I spent a large part of the Fall semester’s Ceramic class working on a project that was way more challenging than I’d imagined. Since I’m going to Raku glaze and fire those pieces, that “Show-n-Tell” is a long way off. Once I’d finished throwing a number of closed spheres, I wanted to work on easier projects that would be glazed and fired much more quickly. Hon, you know I love texture so I pulled out my texture mats and got to work.
These ceramic pieces were created by using inspirational forms available at the studio. For the two small, shallow bowls and square bowl, rolled out clay was textured and then laid, trimmed and pressed into wooden bowls. The larger tray was textured and then draped, trimmed and pressed on top of a wooden tray. The berry bowl is an add-on. It’s not textured but I punched holes out to create a small colander. That was a project that I’d put away half-way done and just finished. So sweet!
Neriage (pronounced nair-ee-ah-gee)is the Japanese word for the technique of combining different colored clays.
Neriage, according to ceramic artist Thomas Hoadley, comes from “neri…a root word meaning ‘to mix’ and age…a root word meaning to ‘pull up.’ This refers to the pulling up action in throwing clay on a wheel, hence neriage refers to wheel work with colored clays.”
I created these bowls by layering brown and white clay, and then throwing the combined clay. I glazed the insides in matte white and the outsides in glossy clear. Stripes give way to swirls and, since I wanted to maintain the clays’ natural patterns and didn’t smooth the insides completely, you can feel some of the throwing lines.
This semester, my Ceramics instructor challenged us to make a set of small bowls that fit together around a center, chalice-shaped bowl, all resting on a plate. It really was a challenge! It took almost the whole ten classes to make, with a lot of mess-ups. My instructor said, “It’s all about the process.” When we’d had a particularly frustrating throwing day, the other students and I would remind each other to slow down and concentrate.
Hon, doesn’t “It’s all about the process” apply to so many things? That’s why I love my wise instructor and the patience Pottery teaches.
This summer, I took a Raku class taught by master ceramicist, excellent teacher, and all-around wonderful guy, Peter Syak. Not only did the hours fly by, the women I took the class with were great company. I was inspired by them, and by the talented students I take ceramics class with year-round. We learn from each other.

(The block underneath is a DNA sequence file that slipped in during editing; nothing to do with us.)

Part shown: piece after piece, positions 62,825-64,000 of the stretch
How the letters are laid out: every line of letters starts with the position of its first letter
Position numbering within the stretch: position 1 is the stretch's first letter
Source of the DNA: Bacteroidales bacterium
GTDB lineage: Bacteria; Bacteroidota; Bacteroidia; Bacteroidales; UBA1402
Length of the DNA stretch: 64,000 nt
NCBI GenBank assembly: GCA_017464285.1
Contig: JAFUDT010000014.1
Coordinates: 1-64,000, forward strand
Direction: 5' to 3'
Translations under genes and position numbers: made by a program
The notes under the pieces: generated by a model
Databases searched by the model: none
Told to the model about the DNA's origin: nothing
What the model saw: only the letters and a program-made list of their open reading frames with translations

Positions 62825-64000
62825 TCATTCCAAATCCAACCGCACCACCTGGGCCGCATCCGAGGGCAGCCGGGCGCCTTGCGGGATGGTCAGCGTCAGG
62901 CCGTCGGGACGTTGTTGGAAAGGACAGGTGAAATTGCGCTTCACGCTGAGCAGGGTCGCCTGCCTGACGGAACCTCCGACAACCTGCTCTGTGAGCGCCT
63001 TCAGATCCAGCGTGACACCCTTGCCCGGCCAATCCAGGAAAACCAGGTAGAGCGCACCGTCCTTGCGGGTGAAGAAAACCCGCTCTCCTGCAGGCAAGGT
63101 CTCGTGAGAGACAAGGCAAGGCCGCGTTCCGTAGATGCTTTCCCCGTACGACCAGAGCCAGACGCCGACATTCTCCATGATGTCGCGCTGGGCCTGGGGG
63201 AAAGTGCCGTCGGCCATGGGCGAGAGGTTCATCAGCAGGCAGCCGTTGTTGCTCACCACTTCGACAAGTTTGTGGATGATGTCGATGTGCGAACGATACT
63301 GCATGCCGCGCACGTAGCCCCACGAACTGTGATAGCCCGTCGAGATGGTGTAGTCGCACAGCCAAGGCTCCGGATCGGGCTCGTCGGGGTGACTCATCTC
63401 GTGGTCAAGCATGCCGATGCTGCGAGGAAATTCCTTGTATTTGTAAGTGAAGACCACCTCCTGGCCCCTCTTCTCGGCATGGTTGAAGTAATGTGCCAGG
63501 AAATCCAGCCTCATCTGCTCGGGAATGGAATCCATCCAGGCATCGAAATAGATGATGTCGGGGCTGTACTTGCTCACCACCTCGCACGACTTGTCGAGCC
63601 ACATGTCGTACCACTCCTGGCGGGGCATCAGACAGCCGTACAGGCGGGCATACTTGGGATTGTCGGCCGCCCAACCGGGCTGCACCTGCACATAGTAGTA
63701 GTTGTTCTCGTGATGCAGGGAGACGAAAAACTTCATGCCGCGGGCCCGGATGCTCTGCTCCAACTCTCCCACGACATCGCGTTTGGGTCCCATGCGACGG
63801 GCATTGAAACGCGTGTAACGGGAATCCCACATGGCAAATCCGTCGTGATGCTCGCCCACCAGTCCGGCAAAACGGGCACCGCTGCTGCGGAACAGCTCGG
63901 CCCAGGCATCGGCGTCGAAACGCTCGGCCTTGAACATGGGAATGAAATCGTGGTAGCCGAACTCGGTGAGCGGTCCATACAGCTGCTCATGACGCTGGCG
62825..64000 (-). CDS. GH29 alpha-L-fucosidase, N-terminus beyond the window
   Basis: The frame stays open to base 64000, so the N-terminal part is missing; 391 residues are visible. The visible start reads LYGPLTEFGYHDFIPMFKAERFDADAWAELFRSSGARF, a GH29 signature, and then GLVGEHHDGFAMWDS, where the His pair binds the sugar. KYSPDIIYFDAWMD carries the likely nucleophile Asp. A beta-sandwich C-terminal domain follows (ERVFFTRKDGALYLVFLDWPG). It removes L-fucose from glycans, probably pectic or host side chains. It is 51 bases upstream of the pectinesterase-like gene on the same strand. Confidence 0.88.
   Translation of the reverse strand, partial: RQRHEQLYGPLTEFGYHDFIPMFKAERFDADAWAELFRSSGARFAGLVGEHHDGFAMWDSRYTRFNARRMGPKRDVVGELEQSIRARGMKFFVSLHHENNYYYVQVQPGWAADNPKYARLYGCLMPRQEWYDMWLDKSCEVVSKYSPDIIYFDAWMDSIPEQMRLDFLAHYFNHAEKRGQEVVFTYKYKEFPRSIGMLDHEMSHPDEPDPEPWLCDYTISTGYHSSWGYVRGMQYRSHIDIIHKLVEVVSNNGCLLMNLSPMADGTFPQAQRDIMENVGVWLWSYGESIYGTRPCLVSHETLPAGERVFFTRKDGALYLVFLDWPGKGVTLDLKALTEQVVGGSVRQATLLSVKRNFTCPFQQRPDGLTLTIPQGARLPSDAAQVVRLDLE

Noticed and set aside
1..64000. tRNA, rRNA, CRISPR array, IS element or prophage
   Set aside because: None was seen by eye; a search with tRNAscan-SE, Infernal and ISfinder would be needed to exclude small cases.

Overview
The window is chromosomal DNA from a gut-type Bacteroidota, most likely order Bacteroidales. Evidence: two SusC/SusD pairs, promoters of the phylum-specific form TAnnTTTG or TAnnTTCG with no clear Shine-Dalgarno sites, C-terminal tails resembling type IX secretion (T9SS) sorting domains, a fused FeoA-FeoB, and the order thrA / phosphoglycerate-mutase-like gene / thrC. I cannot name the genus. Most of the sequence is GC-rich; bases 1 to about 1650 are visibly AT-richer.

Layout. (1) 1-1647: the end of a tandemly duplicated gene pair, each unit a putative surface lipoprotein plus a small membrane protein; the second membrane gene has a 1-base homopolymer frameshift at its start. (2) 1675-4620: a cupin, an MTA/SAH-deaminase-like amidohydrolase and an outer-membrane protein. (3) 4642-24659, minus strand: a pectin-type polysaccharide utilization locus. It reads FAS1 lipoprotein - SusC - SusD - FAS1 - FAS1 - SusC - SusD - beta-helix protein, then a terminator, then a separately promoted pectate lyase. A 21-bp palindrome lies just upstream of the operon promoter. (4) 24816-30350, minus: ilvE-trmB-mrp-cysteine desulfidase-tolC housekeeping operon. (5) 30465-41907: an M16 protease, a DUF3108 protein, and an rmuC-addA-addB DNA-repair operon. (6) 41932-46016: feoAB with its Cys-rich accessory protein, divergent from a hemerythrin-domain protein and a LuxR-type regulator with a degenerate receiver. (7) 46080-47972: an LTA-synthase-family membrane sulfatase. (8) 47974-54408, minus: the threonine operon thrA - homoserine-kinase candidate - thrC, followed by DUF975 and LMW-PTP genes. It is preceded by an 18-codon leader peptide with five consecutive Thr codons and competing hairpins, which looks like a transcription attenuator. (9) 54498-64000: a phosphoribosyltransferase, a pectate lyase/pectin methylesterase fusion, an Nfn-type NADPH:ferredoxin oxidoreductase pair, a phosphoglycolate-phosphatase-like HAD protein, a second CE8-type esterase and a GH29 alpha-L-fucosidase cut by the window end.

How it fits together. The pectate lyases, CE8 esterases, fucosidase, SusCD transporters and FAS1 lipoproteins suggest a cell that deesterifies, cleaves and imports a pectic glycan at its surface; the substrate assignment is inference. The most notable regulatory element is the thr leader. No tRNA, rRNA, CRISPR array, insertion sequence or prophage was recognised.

Pottery has given me a way to turn off stress, even if it’s just for a few hours a week. And I don’t mind getting my hands dirty.
Since I took this class last summer and know how beautiful the glazes are, this spring I threw a bunch of clay pots with Raku clay at the Visual Arts Center of New Jersey.
Do you know what we potters call ourselves? ADDICTED! I’m pretty sure someone in our class wears a T-shirt that reads, “I’m a POT-head.”
To find out more about the Raku process, click on these links:
It’s time for Show-n-Tell and I’m sharing my latest ceramics. Have I mentioned why I love pottery? Because every step of the process takes so much concentration that I think of nothing else while I’m working. Also, any bowl with a cracked bottom can be used…as a planter!
Searching for a cookie to add to our Thanksgiving Day feast led to this recipe from Joy the Baker http://joythebaker.com/2011/12/oatmeal-walnut-cocoa-nib-cookies/. I only included chocolate chips (and not walnuts or cocoa nibs) in my version. After an official taste test (by son, his friend, one daughter and hubby), it got a thumbs up. Happy baking, hon!
Oatmeal Chocolate Chip Cookies
1 cup (2 sticks) unsalted butter or margarine, softened
1 cup granulated sugar
1 cup brown sugar, packed
2 large eggs
2 teaspoons vanilla extract
2 cups all-purpose flour
1 teaspoon baking powder
1 teaspoon baking soda
3/4 teaspoon salt
2 1/2 cups oats
1 cup semisweet chocolate chips
Place racks in center and upper third of oven and preheat to 350 degrees F. Line two baking sheets with parchment paper and set aside.
Mix sugar, butter and eggs with an electric mixer fitted with a paddle attachment. Beat on medium speed until the mixture is light and fluffy, about 3 to 5 minutes. Beat in eggs one at a time, beating for one minute on medium speed between each addition. Beat in vanilla extract.
In another bowl, combine flour, baking powder, baking soda and salt. Mix by hand. Add flour mixture all at once to butter and egg mixture. Beat on low speed until the mixture just comes together.
Add oats and chocolate chips. Use a spatula to finish incorporating the mixture by hand. Mix together until no flour bits remain and everything is well mixed together.
Scoop tablespoons full of dough onto prepared baking sheets. The recipe I used said the cookies would bake in 10 to 13 minutes but mine took about 20 minutes to bake. They are done when the top is a toasted brown color. After removing from oven, allow to cool for 5 minutes before removing to a wire rack to cool completely.
Unbaked cookie dough may be left in fridge for about a week and freezer for over a month.